November 4, 1994 Halifax Herald
Renowned Sioux Chief Sitting Bull, the man who soundly defeated a well armed army commanded by US General George Armstrong Custer at Little Big Horn in 1876 and who was later assassinated for political reasons in 1890, while promoting his desire to see accommodated the values of American and European cultures in the political and social fabric of the United States, stated: "Let us put our minds together and see what life we can make for our children."
Itís a pity that these words of wisdom by the Chief, and similar utterances espousing brotherhood and reconciliation by many other Native American leaders, were so studiously ignored by White society because of White supremacist beliefs. One can but imagine the wonderful world that might have evolved had the majority of Whites, instead of adopting a superiority attitude and rejecting out of hand the tenets of Native American civilizations as being inferior to theirs, only co-operated with Native Americans and wedded the best of both worlds together.
If accommodation had occurred, uncountable millions of Native American lives - some estimates run as high as 100 million - would not have been snuffed out by outright genocide, starvation, diseases related to malnutrition, and so on. One can only shudder with revulsion when digesting the tales of horror that went hand in hand with the European colonization of the Americas. Whole civilizations were driven into extinction and entire races of peoples, such as the Beothuk and Mohegan, disappeared from the face of Mother Earth.
The racism that caused the destruction and impoverishment of American civilizations does not take a back seat to the racism which saw the near total destruction of the European Jewish community by the Nazis. The only difference between the two is that the Jewish slaughter is talked about, which is rightly so; while the European rape of the Americas is largely ignored, which is distinctly wrong and unacceptable.
What caused the holocaust in the Americas? (British Scalp Proclamations, Germ Warfare, Spanish massacres, etc.) Personally, I think it had a lot to do with the desire of the European aristocrat to continue with and enhance their privileged positions, and an evil called "mindless and selfish greed." One can easily conclude, when perusing the historical record, that the democratic political structures found in many of the American civilizations did not bode well for the future of the European elite and, as such, had to be contained. However, the seeds of democracy planted in the minds of many Europeans by the politics of the Americas did eventually bring the European aristocratic establishment to its knees and, in the end, rendered it impotent.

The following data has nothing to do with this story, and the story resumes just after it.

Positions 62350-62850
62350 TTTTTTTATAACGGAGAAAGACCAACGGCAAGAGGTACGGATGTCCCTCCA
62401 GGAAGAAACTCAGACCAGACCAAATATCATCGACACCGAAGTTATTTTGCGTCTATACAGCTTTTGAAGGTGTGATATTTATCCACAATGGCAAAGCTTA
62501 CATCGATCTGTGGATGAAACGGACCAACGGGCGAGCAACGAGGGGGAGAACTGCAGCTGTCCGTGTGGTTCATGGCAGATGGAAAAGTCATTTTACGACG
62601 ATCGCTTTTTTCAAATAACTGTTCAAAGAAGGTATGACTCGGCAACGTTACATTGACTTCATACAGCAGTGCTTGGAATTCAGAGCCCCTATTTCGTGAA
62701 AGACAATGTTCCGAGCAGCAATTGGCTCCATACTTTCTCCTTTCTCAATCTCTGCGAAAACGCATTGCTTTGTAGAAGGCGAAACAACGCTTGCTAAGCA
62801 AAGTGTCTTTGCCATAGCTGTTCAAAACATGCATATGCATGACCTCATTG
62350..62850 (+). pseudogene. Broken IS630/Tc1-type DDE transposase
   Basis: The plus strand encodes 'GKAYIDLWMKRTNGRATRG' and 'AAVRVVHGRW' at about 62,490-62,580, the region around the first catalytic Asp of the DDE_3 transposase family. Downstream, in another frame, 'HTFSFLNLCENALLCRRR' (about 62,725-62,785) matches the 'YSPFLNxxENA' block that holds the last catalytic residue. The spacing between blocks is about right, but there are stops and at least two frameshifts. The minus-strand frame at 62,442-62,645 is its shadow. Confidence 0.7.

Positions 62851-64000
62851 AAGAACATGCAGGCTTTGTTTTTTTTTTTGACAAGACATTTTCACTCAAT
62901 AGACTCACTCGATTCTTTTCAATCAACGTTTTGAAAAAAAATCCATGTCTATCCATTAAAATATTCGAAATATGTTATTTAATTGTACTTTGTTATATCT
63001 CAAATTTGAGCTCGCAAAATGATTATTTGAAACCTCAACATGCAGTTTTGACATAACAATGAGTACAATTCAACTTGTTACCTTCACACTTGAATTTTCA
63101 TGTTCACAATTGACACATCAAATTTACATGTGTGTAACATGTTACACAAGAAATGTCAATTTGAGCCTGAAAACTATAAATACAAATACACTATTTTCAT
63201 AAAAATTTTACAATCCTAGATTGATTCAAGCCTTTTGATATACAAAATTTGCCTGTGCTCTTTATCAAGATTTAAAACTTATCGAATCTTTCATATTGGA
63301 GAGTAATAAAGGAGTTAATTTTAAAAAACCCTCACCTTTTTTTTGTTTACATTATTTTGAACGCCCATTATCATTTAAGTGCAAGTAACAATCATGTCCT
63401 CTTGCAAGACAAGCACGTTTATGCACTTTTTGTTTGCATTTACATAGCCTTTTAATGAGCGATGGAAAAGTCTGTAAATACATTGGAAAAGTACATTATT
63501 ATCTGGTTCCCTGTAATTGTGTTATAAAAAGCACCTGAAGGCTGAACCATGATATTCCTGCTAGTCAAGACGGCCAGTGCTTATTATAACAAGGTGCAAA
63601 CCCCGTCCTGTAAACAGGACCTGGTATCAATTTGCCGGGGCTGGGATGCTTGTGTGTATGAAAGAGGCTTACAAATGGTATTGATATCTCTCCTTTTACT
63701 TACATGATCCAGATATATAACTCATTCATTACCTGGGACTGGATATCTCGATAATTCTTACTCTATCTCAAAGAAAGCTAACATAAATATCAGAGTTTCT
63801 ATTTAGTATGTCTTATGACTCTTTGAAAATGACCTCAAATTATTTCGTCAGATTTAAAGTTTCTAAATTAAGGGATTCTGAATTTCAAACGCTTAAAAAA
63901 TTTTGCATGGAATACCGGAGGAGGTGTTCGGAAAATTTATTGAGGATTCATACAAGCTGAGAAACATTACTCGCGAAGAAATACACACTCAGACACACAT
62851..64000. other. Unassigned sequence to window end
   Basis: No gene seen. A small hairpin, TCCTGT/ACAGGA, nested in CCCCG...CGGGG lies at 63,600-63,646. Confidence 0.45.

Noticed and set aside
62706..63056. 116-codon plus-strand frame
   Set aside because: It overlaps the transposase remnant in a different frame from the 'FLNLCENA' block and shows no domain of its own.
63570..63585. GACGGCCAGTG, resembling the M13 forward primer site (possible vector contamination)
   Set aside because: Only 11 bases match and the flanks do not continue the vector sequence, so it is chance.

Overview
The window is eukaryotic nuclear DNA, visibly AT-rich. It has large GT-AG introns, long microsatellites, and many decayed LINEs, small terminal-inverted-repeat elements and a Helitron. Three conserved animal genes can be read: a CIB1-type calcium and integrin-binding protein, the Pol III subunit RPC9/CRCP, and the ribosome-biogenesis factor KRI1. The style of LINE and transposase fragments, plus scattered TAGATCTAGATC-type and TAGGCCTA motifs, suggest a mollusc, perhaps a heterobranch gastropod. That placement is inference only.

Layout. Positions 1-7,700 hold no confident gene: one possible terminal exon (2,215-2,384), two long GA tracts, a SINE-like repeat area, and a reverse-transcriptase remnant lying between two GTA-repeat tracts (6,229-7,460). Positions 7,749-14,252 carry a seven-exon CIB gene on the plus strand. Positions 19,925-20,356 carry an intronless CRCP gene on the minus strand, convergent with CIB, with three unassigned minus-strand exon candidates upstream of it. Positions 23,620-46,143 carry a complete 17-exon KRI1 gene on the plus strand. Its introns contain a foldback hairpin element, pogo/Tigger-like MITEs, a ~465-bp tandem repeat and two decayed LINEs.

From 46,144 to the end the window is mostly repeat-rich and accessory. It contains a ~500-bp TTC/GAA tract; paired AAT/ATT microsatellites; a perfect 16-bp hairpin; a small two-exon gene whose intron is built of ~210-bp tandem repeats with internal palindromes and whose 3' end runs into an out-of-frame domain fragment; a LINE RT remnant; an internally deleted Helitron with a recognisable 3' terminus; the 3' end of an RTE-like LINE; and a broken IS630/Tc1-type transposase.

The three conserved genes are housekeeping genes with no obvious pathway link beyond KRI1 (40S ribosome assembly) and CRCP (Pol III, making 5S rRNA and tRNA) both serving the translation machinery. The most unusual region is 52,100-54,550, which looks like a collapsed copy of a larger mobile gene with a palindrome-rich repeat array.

The political and social structures of the civilizations of the Americas were greatly admired by many prominent Europeans, Sir Thomas Moore and the great American historian Thomas Paine among them. One of the aspects of American civilizations that truly fascinated these people was the fact that their political order specified that the people ruled, and not the aristocracy. The fact that the Constitution of the United States of America and its Bill of Rights are largely reproductions of the Constitution and Bill of Rights developed by the Iroquois are testament to this admiration.
Many of the social benefits enjoyed by modern society are practices that were well-rooted, prior to European invasion, in Native American societies. Child care, care for the elderly, the infirm, and so on, were well-established customs.
Things such as class distinction, greed, racism, and similar sick practices then common among Europeans societies, were foreign to most Native American civilizations. These strengths of human character were weaknesses when brought face to face with European values, and contributed immensely to the downfall of American civilizations. If, at initial contact, the Nations of the Americas had been afflicted with values similar to those of European civilizations and had been driven by greed, in all likelihood I would today be writing this column in the Micmac language while residing in a strong and independent Micmac Nation.
However, yesterday being yesterday, we now have to live and deal with a legacy created by historical events. This does not mean that we should forget about the wrongs of yesterday; as a matter of fact, we must not. If we use the past to teach our children about the horrors that stem from an unreasonable and senseless hatred of others, based upon their colour, race, politics, religion, sex, and so on, then we can accomplish great things together. If we ignore the lessons of history, then we lay the groundwork for future horrors.
How do we get on the path towards revitalizing the economies of the First Nations and ending the sense of frustration and hopelessness found therein? In my estimation, the governments of this country and its provinces hold the key.
Next, suggestions for a new beginning.
Daniel N. Paul